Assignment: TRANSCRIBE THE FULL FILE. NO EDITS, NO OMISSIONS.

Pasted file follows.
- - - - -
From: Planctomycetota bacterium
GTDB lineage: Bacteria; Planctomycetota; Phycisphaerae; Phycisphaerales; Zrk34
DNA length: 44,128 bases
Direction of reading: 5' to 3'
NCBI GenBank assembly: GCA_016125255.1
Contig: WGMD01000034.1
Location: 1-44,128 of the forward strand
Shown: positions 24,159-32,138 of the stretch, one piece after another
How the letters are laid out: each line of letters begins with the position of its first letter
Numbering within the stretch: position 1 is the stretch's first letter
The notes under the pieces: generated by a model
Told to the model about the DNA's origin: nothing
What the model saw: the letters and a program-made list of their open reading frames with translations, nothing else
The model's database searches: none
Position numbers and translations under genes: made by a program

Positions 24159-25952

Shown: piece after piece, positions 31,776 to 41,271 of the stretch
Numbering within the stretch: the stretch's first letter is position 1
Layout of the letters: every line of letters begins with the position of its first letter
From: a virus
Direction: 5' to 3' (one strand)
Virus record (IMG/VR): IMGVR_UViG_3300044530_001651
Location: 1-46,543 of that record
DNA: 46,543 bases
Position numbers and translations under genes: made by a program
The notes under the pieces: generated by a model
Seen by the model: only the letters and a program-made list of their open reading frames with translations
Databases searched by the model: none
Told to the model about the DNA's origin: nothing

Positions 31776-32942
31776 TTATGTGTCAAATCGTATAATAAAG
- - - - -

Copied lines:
From: Planctomycetota bacterium
GTDB lineage: Bacteria; Planctomycetota; Phycisphaerae; Phycisphaerales; Zrk34
DNA length: 44,128 bases
Direction of reading: 5' to 3'
NCBI GenBank assembly: GCA_016125255.1
Contig: WGMD01000034.1
Location: 1-44,128 of the forward strand
Shown: positions 24,159-32,138 of the stretch, one piece after another
How the letters are laid out: each line of letters begins with the position of its first letter
Numbering within the stretch: position 1 is the stretch's first letter
The notes under the pieces: generated by a model
Told to the model about the DNA's origin: nothing
What the model saw: the letters and a program-made list of their open reading frames with translations, nothing else
The model's database searches: none
Position numbers and translations under genes: made by a program

Positions 24159-25952

Shown: piece after piece, positions 31,776 to 41,271 of the stretch
Numbering within the stretch: the stretch's first letter is position 1
Layout of the letters: every line of letters begins with the position of its first letter
From: a virus
Direction: 5' to 3' (one strand)
Virus record (IMG/VR): IMGVR_UViG_3300044530_001651
Location: 1-46,543 of that record
DNA: 46,543 bases
Position numbers and translations under genes: made by a program
The notes under the pieces: generated by a model
Seen by the model: only the letters and a program-made list of their open reading frames with translations
Databases searched by the model: none
Told to the model about the DNA's origin: nothing

Positions 31776-32942
31776 TTATGTGTCAAATCGTATAATAAAG